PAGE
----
Wearable computer creates personal connection and draws stares
One day we may all resemble the
half-mechanical Borg from “Star Trek,”
with miniature computer displays glued in
front of one eye and a glazed look in the
other as we wirelessly surf the Internet
By Mike Langberg
If this is humanity’s future, we’ll know
when the mutation started: In early 2002
with the shipment of a product called the
The Poma is the first truly “wearable”
personal computer designed for
It’s a crude effort — far too expensive at
$1,499, and far too awkward to operate.
But it could be a taste of things to come.
Xybernaut (www.xybernaut.com), based in
Fairfax, Va., has been building wearable
PCs for several years and selling them to
big corporations and the military. These
customers have a clear need for what are
known as “head-mounted displays,” or
HMDs — soldiers don’t want to get shot
while glancing down to read e-mail from
officers far away from enemy lines.
The Poma, introduced in March, is half the price of Xybernaut’s least-expensive product for the business market.
What you’ll get with the Poma, I can testify, is a lot of strange looks and teasing from family, friends, co-workers and
strangers on the street.
The Poma’s HMD is a silver band that fits around the forehead with a prominent silver and black module the size of a
golf ball that dangles in front of one eye; the wearer gets to choose between the left or right.
When the HMD is properly adjusted on your head, an almost impossible feat, you see a clear, bright full-color
computer screen hovering in front of your face. Everyone else sees a hopeless geek.
There are two other parts to the Poma. The computer itself is an 11-ounce unit the size of a small paperback book
that slips into a holster and can be clipped to a belt. A handheld “optical pointing device,” a 1.8-ounce nub that’s
somewhat like the touchpad on a laptop computer, takes the place of a mouse.
The Poma computer has a Compact Flash slot for inserting memory cards and other devices such as 802.11b
wireless Internet cards. Using an 802.11b CF card, I went online with the Poma through my home wireless network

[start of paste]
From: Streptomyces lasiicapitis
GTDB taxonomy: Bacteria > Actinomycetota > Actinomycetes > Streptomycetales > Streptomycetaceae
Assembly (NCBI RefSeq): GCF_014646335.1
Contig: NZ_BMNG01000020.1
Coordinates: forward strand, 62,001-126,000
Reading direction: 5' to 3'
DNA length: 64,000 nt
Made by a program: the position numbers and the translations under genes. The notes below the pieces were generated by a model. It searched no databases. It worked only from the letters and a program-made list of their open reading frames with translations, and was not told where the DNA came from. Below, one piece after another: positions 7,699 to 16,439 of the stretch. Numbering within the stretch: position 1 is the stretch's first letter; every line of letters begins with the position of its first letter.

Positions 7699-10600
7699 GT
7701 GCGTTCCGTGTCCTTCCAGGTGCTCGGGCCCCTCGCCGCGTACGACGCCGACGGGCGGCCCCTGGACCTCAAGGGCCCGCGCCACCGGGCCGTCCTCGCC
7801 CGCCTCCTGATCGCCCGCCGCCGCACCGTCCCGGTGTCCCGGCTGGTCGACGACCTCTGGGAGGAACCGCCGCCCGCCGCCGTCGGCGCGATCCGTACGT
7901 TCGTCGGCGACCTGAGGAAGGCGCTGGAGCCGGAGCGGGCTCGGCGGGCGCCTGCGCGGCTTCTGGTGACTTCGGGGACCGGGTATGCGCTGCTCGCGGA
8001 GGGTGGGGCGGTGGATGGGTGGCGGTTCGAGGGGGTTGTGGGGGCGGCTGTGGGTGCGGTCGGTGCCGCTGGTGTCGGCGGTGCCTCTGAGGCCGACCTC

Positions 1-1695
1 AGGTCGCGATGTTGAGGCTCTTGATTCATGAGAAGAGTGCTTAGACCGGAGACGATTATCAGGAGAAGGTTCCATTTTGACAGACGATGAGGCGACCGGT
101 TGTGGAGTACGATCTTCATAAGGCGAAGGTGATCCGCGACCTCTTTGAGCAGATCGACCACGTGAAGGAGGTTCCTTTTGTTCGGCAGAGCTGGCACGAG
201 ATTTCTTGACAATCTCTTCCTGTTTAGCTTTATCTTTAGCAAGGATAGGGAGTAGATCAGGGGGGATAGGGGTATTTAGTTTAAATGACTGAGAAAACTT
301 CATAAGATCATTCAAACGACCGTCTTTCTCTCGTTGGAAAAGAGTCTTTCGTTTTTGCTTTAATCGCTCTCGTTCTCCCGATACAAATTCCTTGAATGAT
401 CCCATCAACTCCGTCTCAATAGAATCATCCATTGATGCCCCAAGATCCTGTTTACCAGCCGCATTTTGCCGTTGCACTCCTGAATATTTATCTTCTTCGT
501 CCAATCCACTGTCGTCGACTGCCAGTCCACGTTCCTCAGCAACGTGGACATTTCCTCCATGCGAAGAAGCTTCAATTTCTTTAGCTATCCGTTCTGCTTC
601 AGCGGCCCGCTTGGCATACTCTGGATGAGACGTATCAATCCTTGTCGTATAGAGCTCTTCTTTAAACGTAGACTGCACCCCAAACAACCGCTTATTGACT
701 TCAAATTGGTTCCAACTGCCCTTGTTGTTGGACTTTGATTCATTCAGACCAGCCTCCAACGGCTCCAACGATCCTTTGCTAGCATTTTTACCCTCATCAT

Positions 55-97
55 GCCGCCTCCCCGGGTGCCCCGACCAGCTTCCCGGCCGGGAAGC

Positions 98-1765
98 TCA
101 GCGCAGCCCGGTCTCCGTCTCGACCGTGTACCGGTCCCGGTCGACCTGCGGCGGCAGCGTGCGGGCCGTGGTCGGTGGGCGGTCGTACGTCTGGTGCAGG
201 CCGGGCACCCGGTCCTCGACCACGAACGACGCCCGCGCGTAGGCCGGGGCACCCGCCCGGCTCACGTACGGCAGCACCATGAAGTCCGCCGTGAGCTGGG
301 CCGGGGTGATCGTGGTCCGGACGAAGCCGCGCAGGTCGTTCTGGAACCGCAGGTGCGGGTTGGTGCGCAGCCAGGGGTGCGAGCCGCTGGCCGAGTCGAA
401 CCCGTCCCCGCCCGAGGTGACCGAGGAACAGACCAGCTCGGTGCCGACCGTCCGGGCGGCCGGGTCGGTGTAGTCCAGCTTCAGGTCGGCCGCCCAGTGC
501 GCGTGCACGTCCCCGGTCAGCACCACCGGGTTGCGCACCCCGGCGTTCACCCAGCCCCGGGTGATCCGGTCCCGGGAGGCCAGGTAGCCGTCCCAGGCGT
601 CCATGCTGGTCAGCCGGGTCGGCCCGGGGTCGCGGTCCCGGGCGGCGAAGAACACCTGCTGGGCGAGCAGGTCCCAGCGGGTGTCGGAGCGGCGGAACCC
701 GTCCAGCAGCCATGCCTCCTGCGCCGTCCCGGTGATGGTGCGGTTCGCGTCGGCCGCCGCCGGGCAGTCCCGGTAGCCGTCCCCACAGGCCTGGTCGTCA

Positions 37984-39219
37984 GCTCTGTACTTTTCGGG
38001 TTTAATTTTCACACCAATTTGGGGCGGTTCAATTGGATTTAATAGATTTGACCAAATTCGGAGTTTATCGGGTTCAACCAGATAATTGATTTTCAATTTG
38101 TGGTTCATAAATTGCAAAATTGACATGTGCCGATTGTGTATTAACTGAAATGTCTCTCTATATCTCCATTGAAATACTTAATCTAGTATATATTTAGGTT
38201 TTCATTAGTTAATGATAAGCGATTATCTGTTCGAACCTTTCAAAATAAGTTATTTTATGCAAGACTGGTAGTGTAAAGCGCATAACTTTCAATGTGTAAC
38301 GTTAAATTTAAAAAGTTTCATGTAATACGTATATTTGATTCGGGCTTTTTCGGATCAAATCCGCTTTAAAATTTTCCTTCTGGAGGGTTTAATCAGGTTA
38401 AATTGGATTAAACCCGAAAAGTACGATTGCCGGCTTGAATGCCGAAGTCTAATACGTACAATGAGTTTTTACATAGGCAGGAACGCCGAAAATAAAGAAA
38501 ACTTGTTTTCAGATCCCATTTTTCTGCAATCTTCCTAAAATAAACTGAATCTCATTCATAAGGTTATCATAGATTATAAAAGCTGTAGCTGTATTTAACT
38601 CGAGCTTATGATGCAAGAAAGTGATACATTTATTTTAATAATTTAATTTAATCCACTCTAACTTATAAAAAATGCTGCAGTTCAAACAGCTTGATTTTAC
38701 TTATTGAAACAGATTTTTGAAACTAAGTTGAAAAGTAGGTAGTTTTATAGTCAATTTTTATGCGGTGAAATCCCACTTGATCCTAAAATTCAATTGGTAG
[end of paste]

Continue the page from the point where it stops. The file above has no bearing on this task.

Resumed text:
and through the T-Mobile service (www.tmobilebroadband.com) offered at most Starbucks stores in the Bay Area.
This wasn’t an experience I’m eager to repeat, however — even without the sniggering of others.
For starters, as I mentioned above, the HMD is very difficult to position properly. I’d get the bottom of the screen in
focus, but the top would be blurry, or visa versa. Or I’d get the screen positioned just right, and then the image would
shift out of focus as soon as I raised an eyebrow or turned my head.
The back side of the HMD screen, the side pointing toward others, is translucent, so you see a vague image of the
outside world beyond the screen. This is distracting at best, and makes the screen completely invisible in bright
sunlight. Sitting near the picture window of the Starbucks at Homestead and Hollenbeck in Sunnyvale, I had to keep
turning my head toward a dark wall to see the screen.
A Xybernaut spokesman told me the company is aware of the HMD’s limitations, and is already working on a new
design. It’s no easy task, since the HMD must accommodate all sizes and shapes of heads, as well as fitting over
The optical pointing device, in contrast, isn’t hard to master; you slide your thumb around the plastic surface to move
the cursor on screen, and click the surface to enter a command — just like clicking a mouse.
But there’s no keyboard, so you have to enter words and numbers by pecking them out with a virtual keyboard that
appears in the lower right corner of the screen. Typing anything more than a short Web address or a one-sentence
electronic-mail message is torture.
Nor does $1,499 buy much computing horsepower.
The Poma runs Windows CE, the slimmed-down and dumbed-down version of Windows found in PocketPC
personal digital assistants. PocketPCs cost from $300 to $600, making those limitations justifiable.
But the Poma is too expensive to accept the lame CE version of Internet Explorer, which won’t properly display many
Web pages, or the equally lame CE version of Windows Media Player, which won’t work with many online audio and
video sources. The Poma’s 128-megahertz processor, while reasonably fast for a PDA, is still too slow for many Web
tasks; scrolling down through Web pages was jerky and the wait for big pages to display was interminable.
In short, I can’t recommend that anyone — even the most affluent alpha geeks — submit themselves to a Poma
pummeling. If you want to persist against my advice, be aware the Poma is only available directly from Xybernaut’s
Web site. The big Japanese electronics company Hitachi is also selling a version of the Poma in Asia as the WIA, an
abbreviation for Wearable Internet Appliance.
Despite my griping, I don’t regret having the opportunity to try out the Poma.
As the Internet and other forms of electronic communication become more ingrained in everyday existence, it makes
sense to develop wearable devices that provide online access without blocking us from other tasks.
Better-designed HMDs might be the best way to plug into this connected world, perhaps coupled with reliable speech
recognition software to take the place of clumsy on-screen keyboards.
As the Borg would say, “You will be assimilated.”
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